Memory from my childhood: I was about twelve years old, returning pop bottles for the deposits at a Safeway grocery store three blocks from my house in Kansas City. A wrinkled woman, not more than five feet tall, wearing a headscarf and a coat too heavy for the weather — probably someone’s grandmother — wheeled her cart toward the check-out lines. She had quite a bit of food. I guessed she was shopping for the extended family.
The store was busy, lines at every register. I don’t remember what day of the week it was, but Saturday seems likely. I saw the woman stand still for a couple of minutes, scanning the scene, assessing the lines and then spotting one that was miraculously short. She rolled up to it and began unloading her cart of goods right under the sign that read “Express Lane. 12 items or less.”
I had seen my father and a few other adults plenty angry at different times, usually over some boneheadedness on the part of a kid. We lived in not the best neighborhood. I’d been aware of some outright meanness here and there. I’d experienced and witnessed my share of school bully action. But I had never seen hatred fill someone’s eyes the way I saw it in the store clerk working the express lane.
She was a fortyish woman, midwesternly plump. I’d seen her at school plays, as her daughter attended the same school I did. She’d worked at the store for several years and always seemed, if not chipper, at least polite. Not that day.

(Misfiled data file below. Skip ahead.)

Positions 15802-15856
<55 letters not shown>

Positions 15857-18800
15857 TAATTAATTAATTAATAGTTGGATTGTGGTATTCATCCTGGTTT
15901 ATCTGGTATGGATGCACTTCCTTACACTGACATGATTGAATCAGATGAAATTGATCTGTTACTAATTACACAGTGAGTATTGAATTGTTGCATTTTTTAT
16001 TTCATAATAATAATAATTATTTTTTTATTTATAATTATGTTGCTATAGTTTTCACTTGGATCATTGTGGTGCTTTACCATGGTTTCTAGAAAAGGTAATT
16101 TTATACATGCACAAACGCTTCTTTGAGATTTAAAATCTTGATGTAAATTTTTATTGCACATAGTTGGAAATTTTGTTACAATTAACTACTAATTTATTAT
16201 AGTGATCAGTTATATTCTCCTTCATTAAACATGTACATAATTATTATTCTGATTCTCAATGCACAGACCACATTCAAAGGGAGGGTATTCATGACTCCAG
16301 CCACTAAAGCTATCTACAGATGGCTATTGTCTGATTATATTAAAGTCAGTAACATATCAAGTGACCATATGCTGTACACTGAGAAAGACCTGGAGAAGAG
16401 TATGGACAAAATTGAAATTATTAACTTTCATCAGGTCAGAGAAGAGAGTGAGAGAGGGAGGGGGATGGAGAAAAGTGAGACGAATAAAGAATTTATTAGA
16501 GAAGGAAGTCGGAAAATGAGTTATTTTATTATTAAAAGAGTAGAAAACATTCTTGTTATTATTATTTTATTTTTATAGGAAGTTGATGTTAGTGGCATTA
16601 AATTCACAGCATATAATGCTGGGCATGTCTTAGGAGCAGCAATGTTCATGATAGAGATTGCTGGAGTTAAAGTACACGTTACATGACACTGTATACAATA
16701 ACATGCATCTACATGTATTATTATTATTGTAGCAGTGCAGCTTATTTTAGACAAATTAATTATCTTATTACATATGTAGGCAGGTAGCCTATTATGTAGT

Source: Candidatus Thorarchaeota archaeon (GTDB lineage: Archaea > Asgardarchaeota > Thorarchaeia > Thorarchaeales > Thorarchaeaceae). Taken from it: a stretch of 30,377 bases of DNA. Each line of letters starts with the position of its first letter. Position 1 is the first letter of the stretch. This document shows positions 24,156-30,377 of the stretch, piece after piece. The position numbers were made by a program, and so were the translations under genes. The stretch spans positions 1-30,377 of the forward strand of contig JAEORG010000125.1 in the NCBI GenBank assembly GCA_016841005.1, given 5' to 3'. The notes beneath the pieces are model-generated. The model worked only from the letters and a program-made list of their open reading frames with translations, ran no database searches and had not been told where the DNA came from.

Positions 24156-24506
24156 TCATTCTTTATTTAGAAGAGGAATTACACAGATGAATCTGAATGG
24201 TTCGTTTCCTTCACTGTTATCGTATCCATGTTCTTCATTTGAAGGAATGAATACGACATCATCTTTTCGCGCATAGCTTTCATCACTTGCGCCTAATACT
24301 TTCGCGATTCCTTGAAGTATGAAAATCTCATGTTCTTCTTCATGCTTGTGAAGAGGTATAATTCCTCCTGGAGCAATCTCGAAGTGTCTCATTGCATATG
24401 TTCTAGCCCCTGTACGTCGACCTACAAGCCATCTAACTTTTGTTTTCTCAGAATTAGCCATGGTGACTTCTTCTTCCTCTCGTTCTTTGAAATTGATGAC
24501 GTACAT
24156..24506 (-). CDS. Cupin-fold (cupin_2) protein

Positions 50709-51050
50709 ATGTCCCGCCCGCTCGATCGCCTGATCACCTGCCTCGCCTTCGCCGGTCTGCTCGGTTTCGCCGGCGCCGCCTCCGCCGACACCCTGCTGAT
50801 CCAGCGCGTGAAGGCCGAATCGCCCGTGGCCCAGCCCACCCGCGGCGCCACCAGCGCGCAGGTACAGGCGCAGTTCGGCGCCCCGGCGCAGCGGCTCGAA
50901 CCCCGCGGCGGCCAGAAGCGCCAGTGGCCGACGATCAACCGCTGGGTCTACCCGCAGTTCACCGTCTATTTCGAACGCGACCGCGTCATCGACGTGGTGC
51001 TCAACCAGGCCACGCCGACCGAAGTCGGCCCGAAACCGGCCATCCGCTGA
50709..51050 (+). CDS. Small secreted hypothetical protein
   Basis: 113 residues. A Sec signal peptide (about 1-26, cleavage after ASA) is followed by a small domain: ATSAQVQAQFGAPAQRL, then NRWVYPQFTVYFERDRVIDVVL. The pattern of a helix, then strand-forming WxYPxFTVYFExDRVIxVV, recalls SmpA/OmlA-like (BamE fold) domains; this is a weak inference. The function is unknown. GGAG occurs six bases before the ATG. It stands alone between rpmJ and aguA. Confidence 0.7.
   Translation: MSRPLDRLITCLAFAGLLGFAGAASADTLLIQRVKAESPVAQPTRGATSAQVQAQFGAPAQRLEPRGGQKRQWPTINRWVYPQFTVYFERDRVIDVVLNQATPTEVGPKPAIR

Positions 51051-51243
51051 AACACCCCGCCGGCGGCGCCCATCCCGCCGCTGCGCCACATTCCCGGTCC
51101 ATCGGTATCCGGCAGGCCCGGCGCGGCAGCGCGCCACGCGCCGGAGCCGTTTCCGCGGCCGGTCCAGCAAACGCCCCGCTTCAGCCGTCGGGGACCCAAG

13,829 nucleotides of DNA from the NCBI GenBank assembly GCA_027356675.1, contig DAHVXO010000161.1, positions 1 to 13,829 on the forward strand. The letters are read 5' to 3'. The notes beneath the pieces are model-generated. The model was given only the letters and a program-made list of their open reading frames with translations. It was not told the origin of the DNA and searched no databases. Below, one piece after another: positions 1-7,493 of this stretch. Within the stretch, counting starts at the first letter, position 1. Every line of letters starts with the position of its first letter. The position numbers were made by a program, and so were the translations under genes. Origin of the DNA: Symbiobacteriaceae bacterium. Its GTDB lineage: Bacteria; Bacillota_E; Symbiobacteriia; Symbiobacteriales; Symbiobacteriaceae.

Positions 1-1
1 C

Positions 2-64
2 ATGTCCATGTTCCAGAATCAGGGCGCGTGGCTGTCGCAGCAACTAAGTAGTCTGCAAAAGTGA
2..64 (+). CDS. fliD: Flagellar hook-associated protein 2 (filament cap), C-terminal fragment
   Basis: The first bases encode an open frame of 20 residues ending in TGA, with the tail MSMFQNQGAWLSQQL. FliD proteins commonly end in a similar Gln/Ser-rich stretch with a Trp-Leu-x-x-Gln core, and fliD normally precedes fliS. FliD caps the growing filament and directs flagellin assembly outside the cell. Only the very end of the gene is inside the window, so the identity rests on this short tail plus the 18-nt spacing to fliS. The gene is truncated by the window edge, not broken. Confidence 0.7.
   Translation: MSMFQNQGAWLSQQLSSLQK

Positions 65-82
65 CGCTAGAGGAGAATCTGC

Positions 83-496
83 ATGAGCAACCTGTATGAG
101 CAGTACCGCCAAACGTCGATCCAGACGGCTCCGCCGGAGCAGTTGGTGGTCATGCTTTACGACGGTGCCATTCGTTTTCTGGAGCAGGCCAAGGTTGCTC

It was as if a demon had risen up at register eight. She exploded in fury, veins popping, yelling at the old woman for using the wrong lane. I still have a clear mental image of her pointing at the sign and ranting about the woman trying to cheat, about how her people thought they didn’t have to follow the same rules because of everything that had been handed to them. I remember her spitting out a long, bitter tirade that included the words “America” and “foreigners” and a couple of racial epithets I’d never heard before.
The old granny, meanwhile, scrabbled to put everything back into her cart, bowing her head and repeating probably one of the few English words she knew: “Sorry, sorry, sorry, sorry.”
I’d like to tell you that even though I was but a youth I stood up to the clerk on behalf of the confused Vietnamese refugee. I’d like for the story to include a scene with me saying “Don’t you know she’s someone’s mother, just like you are? Haven’t you seen the news footage of ragged, starving boat people crowded into barely livable conditions, fleeing for their lives?” I’d like to say that other customers were inspired by my compassion and also rallied, kindly guiding the woman to the correct lane and assisting her. But none of that happened.
Mostly people tried to ignore the situation. Some of them muttered, either about going back where you came from or saying “She’s doing the best she can. It’s all new to her.” But nobody really defended or helped her.
I still feel about an inch tall when I think how I knew what was right and I did nothing. I was a kid, but old enough I could have at least said a kind word to her. Old enough that I understood how desperate someone must have to be to jump on an overcrowded boat and set out across the ocean hoping you’d someday find somewhere to land that wouldn’t turn you away.